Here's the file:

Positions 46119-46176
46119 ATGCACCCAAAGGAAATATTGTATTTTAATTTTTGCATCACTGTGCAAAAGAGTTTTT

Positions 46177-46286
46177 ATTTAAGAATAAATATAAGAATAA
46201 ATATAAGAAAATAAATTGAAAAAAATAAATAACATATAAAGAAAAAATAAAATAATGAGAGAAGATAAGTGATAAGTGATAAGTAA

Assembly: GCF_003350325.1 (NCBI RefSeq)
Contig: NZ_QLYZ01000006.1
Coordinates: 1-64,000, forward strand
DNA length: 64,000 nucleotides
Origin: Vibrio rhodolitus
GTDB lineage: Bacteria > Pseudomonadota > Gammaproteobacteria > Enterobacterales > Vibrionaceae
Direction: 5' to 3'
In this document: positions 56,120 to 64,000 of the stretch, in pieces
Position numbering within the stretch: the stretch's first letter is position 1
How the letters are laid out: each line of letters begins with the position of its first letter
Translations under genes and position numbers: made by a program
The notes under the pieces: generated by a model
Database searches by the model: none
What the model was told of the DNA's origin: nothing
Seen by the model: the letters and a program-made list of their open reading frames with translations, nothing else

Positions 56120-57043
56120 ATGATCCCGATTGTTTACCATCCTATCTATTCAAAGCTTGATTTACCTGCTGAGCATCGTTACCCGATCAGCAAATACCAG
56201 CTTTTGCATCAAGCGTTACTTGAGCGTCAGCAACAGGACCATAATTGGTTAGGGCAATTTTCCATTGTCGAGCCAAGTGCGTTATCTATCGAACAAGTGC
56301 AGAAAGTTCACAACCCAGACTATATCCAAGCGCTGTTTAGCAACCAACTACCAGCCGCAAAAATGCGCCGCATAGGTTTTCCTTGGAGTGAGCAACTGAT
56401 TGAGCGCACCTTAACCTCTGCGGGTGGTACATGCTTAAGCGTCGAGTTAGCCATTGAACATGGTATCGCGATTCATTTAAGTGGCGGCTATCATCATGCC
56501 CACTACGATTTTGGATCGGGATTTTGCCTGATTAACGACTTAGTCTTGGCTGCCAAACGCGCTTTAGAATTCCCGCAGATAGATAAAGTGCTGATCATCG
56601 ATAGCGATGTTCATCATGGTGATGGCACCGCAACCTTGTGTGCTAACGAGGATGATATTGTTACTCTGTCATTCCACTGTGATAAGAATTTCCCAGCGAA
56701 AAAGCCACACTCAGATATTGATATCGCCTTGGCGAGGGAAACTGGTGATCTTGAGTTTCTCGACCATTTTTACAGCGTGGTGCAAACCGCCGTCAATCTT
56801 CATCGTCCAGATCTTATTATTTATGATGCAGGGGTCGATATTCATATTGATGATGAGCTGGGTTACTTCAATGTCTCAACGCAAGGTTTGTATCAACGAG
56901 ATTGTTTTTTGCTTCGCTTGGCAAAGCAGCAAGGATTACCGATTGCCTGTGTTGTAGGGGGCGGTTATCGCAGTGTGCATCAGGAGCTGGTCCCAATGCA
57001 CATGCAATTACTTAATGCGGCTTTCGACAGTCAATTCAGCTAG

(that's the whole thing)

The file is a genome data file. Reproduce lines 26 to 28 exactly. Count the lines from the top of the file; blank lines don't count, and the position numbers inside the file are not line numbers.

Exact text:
56501 CACTACGATTTTGGATCGGGATTTTGCCTGATTAACGACTTAGTCTTGGCTGCCAAACGCGCTTTAGAATTCCCGCAGATAGATAAAGTGCTGATCATCG
56601 ATAGCGATGTTCATCATGGTGATGGCACCGCAACCTTGTGTGCTAACGAGGATGATATTGTTACTCTGTCATTCCACTGTGATAAGAATTTCCCAGCGAA
56701 AAAGCCACACTCAGATATTGATATCGCCTTGGCGAGGGAAACTGGTGATCTTGAGTTTCTCGACCATTTTTACAGCGTGGTGCAAACCGCCGTCAATCTT